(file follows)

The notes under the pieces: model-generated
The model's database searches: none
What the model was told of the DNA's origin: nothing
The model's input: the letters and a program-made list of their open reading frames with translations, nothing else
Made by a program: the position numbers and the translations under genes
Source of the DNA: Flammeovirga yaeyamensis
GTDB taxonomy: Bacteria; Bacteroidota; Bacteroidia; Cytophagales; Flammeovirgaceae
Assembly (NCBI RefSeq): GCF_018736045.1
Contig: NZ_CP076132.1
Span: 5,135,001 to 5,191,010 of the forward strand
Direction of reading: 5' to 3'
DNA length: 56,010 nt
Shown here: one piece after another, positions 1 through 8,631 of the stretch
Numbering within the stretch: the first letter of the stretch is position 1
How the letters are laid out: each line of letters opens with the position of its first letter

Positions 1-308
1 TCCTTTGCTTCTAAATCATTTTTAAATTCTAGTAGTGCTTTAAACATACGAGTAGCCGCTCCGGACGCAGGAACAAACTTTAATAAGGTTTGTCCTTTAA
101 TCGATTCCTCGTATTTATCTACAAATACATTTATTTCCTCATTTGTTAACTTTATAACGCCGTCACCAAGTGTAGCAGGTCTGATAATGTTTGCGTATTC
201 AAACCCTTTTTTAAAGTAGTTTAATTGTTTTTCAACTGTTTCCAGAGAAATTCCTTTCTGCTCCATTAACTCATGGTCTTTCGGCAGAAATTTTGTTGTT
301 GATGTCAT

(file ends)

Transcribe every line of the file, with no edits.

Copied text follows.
The notes under the pieces: model-generated
The model's database searches: none
What the model was told of the DNA's origin: nothing
The model's input: the letters and a program-made list of their open reading frames with translations, nothing else
Made by a program: the position numbers and the translations under genes
Source of the DNA: Flammeovirga yaeyamensis
GTDB taxonomy: Bacteria; Bacteroidota; Bacteroidia; Cytophagales; Flammeovirgaceae
Assembly (NCBI RefSeq): GCF_018736045.1
Contig: NZ_CP076132.1
Span: 5,135,001 to 5,191,010 of the forward strand
Direction of reading: 5' to 3'
DNA length: 56,010 nt
Shown here: one piece after another, positions 1 through 8,631 of the stretch
Numbering within the stretch: the first letter of the stretch is position 1
How the letters are laid out: each line of letters opens with the position of its first letter

Positions 1-308
1 TCCTTTGCTTCTAAATCATTTTTAAATTCTAGTAGTGCTTTAAACATACGAGTAGCCGCTCCGGACGCAGGAACAAACTTTAATAAGGTTTGTCCTTTAA
101 TCGATTCCTCGTATTTATCTACAAATACATTTATTTCCTCATTTGTTAACTTTATAACGCCGTCACCAAGTGTAGCAGGTCTGATAATGTTTGCGTATTC
201 AAACCCTTTTTTAAAGTAGTTTAATTGTTTTTCAACTGTTTCCAGAGAAATTCCTTTCTGCTCCATTAACTCATGGTCTTTCGGCAGAAATTTTGTTGTT
301 GATGTCAT